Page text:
It's a great time to go star gazing.
No, we're not talking about the surgically enhanced, overly-pampered celebs who only make appearances at award ceremonies and DUI court hearings.
We're talking the other heavenly bodies that are visible in the sky this month, like Saturn's rings and Mars.
With warmer weather and clearer skies, now is the best time to view distant celestial objects that shine through the darkness and put all of our earthly problems into perspective.
But you don't have to be an astronomy buff or know the difference between a binary star and quasar to enjoy the sky's eternal light show.
Private and government-owned observatories across the country offer access to some of the country's most powerful telescopes. Astronomy experts are usually on hand during public sessions to answer even the dumbest questions.
Here is a list of 10 observatories that open their telescopes to the public:
Mount Wilson Observatory. This working observatory at the summit of Mount Wilson in the San Gabriel Mountains is home to one of the world's largest telescopes accessible to the public.
Visitors can tour the observatory every day from 10 a.m. to 4 p.m. from April 1 to Nov. 30. However, to peek through the 60-inch reflecting telescope (measured by the diameter of the mirror that reflects the light from the stars to an eyepiece) you must make a reservation and pay a fee.
Groups no bigger than 25 can reserve the telescope from dawn to 1 a.m. at a cost of $800, or from dawn to dusk for $1,500. For more details, call (626) 440-9016 or go to the observatory’s website.
Big Bear Solar Observatory. This solar telescope sits on an island in the middle of Big Bear Lake to reduce the image distortion when the sun heats the Earth. (With the proper telescope filters, you can stare at the sun, despite what your mother told you.)
Observatory workers are in the process of installing a new 1.6-meter solar telescope; an opening date is pending. Donation: $2. For updates and more details, call (909) 866 5791 or go to the website.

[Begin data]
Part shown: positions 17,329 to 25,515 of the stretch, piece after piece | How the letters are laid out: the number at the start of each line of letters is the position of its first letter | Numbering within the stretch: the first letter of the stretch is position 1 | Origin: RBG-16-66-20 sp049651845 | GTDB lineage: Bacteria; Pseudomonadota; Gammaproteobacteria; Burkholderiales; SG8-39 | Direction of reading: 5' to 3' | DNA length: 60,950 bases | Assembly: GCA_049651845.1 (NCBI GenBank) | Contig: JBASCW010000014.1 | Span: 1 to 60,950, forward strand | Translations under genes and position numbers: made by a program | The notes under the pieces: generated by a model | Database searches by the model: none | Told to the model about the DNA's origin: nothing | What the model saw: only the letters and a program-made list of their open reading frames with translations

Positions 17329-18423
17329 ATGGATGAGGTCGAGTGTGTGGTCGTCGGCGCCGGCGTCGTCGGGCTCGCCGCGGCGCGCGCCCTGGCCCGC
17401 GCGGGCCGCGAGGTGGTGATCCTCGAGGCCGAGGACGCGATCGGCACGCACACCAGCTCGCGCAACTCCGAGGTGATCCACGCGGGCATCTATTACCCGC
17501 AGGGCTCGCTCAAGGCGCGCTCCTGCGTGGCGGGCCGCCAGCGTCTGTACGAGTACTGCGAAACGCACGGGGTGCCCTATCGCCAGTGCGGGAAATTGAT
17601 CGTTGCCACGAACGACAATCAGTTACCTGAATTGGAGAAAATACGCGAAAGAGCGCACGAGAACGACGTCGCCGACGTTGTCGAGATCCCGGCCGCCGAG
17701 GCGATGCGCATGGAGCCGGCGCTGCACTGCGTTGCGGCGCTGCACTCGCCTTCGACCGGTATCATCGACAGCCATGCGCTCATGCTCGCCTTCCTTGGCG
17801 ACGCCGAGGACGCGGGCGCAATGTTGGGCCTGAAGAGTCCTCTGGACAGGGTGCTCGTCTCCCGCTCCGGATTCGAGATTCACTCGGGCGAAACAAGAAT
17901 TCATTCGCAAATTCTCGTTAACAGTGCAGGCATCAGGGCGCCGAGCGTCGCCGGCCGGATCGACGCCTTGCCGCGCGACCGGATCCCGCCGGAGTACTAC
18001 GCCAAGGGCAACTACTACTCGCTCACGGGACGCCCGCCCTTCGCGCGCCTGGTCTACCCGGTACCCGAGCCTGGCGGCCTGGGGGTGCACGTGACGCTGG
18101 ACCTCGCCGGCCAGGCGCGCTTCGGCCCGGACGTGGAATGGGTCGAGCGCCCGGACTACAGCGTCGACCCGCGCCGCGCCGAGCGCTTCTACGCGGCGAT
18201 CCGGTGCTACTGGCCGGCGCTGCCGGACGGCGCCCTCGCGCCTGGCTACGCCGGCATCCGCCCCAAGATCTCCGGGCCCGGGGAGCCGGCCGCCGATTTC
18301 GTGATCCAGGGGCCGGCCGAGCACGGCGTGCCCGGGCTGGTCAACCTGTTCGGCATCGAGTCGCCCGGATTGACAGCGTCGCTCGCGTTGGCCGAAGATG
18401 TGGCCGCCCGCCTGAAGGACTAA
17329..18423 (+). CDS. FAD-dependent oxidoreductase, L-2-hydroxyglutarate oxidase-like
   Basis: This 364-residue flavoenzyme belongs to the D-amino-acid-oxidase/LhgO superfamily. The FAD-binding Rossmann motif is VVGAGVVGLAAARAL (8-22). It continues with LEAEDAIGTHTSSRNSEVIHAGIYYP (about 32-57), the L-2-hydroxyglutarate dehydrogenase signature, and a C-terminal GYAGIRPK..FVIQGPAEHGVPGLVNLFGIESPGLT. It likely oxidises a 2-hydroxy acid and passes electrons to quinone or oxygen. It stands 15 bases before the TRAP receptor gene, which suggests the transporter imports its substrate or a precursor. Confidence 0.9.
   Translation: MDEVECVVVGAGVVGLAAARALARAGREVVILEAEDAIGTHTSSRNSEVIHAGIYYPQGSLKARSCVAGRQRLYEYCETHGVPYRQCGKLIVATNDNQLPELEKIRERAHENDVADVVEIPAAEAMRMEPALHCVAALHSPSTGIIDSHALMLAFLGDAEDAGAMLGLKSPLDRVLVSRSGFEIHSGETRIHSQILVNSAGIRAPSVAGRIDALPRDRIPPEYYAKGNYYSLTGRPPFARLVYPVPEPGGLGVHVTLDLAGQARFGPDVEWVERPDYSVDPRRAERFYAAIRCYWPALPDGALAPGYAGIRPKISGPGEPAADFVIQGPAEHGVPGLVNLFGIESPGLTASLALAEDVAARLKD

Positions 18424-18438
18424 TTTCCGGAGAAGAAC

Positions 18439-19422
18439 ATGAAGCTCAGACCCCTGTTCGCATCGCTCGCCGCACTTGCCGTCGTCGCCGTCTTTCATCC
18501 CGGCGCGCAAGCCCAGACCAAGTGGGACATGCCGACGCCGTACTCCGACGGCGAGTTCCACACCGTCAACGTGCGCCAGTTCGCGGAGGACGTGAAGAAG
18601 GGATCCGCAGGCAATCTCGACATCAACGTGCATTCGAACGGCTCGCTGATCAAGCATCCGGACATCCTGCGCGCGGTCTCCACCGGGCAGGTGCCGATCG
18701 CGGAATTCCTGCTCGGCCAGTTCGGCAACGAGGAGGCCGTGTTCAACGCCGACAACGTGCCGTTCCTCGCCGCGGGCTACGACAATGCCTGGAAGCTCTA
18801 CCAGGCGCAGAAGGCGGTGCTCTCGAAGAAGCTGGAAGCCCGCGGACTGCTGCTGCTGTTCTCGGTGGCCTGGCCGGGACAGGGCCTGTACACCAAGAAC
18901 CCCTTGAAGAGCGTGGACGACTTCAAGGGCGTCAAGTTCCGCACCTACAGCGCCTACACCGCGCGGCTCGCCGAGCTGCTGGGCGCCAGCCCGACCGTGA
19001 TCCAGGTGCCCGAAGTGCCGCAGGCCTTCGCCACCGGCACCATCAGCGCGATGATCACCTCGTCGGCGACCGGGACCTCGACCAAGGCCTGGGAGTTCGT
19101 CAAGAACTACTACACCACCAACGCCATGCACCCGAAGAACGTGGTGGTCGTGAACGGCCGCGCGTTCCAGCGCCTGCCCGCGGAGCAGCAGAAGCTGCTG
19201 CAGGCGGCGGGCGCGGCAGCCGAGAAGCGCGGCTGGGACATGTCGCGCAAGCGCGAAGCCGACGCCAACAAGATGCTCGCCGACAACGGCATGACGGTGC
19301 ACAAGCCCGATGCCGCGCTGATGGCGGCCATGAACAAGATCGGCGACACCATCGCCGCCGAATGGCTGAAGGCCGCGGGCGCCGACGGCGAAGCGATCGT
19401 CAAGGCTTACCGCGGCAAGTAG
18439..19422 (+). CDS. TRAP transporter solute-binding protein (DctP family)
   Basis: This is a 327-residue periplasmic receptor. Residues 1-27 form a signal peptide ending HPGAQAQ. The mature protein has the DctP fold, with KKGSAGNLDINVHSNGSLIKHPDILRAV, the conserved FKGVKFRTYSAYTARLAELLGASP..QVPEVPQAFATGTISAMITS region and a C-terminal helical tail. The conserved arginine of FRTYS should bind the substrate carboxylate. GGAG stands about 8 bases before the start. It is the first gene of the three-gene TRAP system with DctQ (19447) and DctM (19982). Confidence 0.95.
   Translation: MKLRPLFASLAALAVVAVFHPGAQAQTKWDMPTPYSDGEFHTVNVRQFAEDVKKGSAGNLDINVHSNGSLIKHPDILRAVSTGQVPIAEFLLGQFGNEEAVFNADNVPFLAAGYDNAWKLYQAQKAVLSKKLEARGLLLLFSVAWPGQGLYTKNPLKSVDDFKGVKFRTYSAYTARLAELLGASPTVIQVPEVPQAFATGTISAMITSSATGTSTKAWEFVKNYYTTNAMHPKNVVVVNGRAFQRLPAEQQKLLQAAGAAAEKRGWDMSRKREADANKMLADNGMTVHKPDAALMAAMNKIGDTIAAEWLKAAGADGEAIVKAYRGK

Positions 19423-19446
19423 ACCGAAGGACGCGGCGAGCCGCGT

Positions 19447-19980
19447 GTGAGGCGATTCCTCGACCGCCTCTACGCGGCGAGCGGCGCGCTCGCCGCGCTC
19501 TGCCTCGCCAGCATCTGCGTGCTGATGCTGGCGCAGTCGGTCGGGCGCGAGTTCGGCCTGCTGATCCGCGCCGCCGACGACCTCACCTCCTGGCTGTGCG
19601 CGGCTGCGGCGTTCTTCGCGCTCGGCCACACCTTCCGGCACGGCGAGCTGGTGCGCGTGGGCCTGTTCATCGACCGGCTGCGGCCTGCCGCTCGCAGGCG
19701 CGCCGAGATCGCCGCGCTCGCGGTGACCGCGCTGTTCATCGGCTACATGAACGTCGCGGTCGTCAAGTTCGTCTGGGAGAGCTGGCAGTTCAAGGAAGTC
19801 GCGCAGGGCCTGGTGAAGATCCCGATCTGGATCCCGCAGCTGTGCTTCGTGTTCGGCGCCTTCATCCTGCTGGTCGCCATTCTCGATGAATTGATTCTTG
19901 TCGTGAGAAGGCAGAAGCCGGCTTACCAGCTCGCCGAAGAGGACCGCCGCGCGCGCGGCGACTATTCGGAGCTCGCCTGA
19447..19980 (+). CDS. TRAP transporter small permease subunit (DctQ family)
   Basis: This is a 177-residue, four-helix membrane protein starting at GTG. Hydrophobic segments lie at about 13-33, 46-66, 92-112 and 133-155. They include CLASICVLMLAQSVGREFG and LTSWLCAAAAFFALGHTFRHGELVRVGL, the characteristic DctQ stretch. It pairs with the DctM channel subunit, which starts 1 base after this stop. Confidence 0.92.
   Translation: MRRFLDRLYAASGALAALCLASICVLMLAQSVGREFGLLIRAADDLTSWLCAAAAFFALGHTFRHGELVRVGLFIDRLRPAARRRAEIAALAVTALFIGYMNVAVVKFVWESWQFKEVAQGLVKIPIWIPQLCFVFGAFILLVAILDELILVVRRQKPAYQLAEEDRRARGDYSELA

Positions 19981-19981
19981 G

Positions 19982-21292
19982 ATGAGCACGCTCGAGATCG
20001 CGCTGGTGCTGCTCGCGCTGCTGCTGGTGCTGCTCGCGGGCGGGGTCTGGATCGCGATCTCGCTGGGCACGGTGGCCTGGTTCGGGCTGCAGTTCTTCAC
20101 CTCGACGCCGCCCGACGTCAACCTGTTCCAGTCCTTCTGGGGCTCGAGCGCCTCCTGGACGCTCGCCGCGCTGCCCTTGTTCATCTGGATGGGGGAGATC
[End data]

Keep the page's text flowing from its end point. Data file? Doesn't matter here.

Griffith Park Observatory. Just a few miles from the iconic Hollywood sign, the Griffith Observatory offers the public free access to Zeiss, a 12-inch refracting telescope, believed to be the most-used telescope in the world. (Refracting telescopes are measured by the diameter of the glass that refracts the light to an eyepiece.)
Since the telescope was installed in 1935, more than 7 million people have looked through the Zeiss.
For more details, call (213) 473-0800 or go to the website.
Lowell Observatory. A mile west of downtown Flagstaff, Ariz., the Lowell Observatory is one of the oldest facilities of its kind in the nation.
Visitors can peer through the Alvan Clark 24-inch refracting telescope, an instrument so powerful that it was used at the turn of the century to look for life on Mars.
The public viewing program runs from June through August, Monday through Saturday, 5:30 p.m. to 10 p.m. Fees: $6 for adults and $3 for youngsters.
For more details, call (928) 774-3358 or go to the website.
Lick Observatory. The Lick Observatory stands on the 4,213-foot summit of Mount Hamilton, east of San Jose.